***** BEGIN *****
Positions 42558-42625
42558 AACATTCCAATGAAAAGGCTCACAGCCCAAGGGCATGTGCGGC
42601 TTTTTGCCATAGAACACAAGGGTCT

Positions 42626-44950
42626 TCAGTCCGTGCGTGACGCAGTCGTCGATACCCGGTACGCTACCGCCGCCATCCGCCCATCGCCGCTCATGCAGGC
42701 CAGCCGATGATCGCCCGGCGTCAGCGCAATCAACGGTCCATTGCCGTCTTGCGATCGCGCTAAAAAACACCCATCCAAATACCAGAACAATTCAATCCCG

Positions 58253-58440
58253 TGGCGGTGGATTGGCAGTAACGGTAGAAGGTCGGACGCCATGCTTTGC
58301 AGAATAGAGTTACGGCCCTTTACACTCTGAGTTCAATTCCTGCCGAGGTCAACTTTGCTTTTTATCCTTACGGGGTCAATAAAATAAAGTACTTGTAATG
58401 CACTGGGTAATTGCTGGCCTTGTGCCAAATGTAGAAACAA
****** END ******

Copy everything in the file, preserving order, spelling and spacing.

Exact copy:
Positions 42558-42625
42558 AACATTCCAATGAAAAGGCTCACAGCCCAAGGGCATGTGCGGC
42601 TTTTTGCCATAGAACACAAGGGTCT

Positions 42626-44950
42626 TCAGTCCGTGCGTGACGCAGTCGTCGATACCCGGTACGCTACCGCCGCCATCCGCCCATCGCCGCTCATGCAGGC
42701 CAGCCGATGATCGCCCGGCGTCAGCGCAATCAACGGTCCATTGCCGTCTTGCGATCGCGCTAAAAAACACCCATCCAAATACCAGAACAATTCAATCCCG

Positions 58253-58440
58253 TGGCGGTGGATTGGCAGTAACGGTAGAAGGTCGGACGCCATGCTTTGC
58301 AGAATAGAGTTACGGCCCTTTACACTCTGAGTTCAATTCCTGCCGAGGTCAACTTTGCTTTTTATCCTTACGGGGTCAATAAAATAAAGTACTTGTAATG
58401 CACTGGGTAATTGCTGGCCTTGTGCCAAATGTAGAAACAA